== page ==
And let’s not forget the disadvantage stated in the introduction. Many educators believe that PBIS encourages extrinsic motivation to decrease problematic behaviors. As a result, there are concerns that PBIS may reduce intrinsic motivation. 

Researchers involved in one study on intrinsic motivation conducted in 2013 had this to say: “It is not obvious that extrinsic rewards interfere with intrinsic motivation. Indeed, intrinsic and extrinsic motivation may be separate, unrelated and additive, as many researchers and theorists have argued.” 

How Can PBIS Be Used in a More Effective Way?

So, how can you be sure that PBIS isn’t just creating extrinsically-driven students in your classroom? Here’s the solution. Teachers can easily integrate and promote internal motivation within a PBIS-based curriculum:

  • By encouraging and practicing positive attention and self-talk. These are powerful ways to internally motivate children to change their own behavior. 
  • By nurturing abilities and interests that the children currently have. This makes tasks more enjoyable and the resulting success more meaningful for your students.
  • By encouraging children to take responsibility for their success. Teaching children to be accountable for the results of their good consequences puts ownership in the children’s hands. In turn, this increases their sense of control and mastery while lowering stress levels and reducing negative emotions, such as guilt or worry.

Combining PBIS with SEL to Solve the Problem 

SEL, or social and emotional learning, provides a road map for educators to help and support students achieve their full potential.

The Collaborative for Academic, Social, and Emotional Learning, or CASEL, defines SEL this way: “The process through which all young people and adults acquire and apply the knowledge, skills, and attitudes to develop healthy identities, manage emotions and achieve personal and collective goals, feel and show empathy for others, establish and maintain supportive relationships, and make responsible and caring decisions.”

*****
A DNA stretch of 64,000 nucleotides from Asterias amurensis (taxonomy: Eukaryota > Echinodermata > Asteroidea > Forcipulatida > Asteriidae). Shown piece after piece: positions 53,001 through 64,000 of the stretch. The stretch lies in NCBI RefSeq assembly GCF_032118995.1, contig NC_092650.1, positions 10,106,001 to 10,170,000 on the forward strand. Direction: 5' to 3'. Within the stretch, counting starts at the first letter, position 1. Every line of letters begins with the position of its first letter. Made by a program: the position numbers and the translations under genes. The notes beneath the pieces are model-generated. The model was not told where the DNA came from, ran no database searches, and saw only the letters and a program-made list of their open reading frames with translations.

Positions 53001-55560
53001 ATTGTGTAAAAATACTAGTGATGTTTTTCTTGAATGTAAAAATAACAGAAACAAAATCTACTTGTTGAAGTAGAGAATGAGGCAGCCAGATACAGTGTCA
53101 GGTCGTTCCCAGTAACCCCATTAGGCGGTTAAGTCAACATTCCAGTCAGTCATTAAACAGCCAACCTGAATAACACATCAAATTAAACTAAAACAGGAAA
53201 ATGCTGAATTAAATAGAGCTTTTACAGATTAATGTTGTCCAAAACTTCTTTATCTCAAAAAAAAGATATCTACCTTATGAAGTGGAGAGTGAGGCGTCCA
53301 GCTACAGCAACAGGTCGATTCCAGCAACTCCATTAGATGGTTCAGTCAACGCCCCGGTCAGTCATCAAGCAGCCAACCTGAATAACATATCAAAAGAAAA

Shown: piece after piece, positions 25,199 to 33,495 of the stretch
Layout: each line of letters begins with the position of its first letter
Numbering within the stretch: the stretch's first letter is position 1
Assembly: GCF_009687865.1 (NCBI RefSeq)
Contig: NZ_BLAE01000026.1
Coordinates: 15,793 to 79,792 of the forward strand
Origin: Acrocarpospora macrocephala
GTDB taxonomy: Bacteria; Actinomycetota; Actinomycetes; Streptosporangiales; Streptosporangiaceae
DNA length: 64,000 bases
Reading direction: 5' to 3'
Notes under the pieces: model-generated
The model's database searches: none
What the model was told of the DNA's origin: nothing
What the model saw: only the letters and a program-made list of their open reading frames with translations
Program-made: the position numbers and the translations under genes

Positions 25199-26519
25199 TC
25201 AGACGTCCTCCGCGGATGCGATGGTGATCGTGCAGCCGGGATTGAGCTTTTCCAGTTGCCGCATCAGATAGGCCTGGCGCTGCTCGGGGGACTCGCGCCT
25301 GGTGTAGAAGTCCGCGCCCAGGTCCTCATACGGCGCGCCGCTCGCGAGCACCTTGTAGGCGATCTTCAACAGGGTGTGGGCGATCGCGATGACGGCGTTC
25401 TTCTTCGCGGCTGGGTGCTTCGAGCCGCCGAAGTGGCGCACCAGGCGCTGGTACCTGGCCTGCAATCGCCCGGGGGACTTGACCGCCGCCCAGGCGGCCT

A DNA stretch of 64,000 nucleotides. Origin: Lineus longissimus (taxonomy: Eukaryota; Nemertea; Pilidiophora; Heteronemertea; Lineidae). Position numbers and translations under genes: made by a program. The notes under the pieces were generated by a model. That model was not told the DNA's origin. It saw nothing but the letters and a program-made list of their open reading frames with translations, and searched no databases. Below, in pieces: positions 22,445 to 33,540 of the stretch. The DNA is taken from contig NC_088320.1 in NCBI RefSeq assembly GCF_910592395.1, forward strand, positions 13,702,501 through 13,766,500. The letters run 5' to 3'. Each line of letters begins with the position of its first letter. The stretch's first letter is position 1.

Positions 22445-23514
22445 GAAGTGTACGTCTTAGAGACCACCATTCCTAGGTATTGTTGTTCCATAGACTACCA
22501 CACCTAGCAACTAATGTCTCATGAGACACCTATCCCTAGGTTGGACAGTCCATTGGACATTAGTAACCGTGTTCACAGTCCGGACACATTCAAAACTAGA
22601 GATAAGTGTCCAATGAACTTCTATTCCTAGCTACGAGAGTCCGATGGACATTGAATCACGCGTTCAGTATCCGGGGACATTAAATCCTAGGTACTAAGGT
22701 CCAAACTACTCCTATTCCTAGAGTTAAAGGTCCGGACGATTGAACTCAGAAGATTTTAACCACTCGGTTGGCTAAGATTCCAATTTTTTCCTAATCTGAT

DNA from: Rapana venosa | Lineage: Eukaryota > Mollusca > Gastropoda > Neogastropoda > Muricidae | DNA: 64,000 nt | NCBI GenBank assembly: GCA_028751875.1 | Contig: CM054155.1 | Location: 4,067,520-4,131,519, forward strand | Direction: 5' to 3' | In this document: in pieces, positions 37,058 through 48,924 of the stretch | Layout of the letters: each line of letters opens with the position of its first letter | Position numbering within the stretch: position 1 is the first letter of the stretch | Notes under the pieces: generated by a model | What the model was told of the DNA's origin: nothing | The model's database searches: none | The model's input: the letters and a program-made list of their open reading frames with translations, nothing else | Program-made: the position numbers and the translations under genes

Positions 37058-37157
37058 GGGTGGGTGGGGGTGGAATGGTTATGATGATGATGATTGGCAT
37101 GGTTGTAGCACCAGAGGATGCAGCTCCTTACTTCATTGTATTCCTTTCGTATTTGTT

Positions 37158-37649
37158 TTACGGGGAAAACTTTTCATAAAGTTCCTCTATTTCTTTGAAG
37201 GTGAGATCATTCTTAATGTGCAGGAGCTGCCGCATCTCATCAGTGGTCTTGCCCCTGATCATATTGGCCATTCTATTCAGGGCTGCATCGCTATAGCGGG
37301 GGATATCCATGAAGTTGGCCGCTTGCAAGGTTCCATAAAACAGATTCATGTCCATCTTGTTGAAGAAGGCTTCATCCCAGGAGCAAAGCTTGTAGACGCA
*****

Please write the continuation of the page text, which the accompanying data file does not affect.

Social and emotional learning can provide support that PBIS doesn’t. SEL helps students develop other skills so their motivation to succeed doesn’t come from external factors. This includes teaching students how to better interact with those around them.

Combining PBIS and SEL leads to even greater benefits. In one 2015 study, the combination of the two approaches “produced significantly greater improvements in overall mental health and reductions in externalizing behaviors when compared to all other conditions,” which include both PBIS and SEL separately.

How to Implement an Extrinsically-Driven PBIS Rewards System That Works 

After working at an alternative high school, I’ve found that implementing a sticker or point system and a PBIS school store are good examples of a PBIS rewards system. The premise is simple: students earn stickers or points for appropriate behaviors to cash in at the PBIS store.

In my classroom, we valued earning privileges instead of taking them away. However, it’s important to remember that when you start using this method with your students, it may take some time before the conduct improves. So be patient with your students.

This article was adapted from a blog post initially developed by the education technology company Classcraft, which was acquired by HMH in 2023. The views expressed in this article are those of the author and do not necessarily represent those of HMH.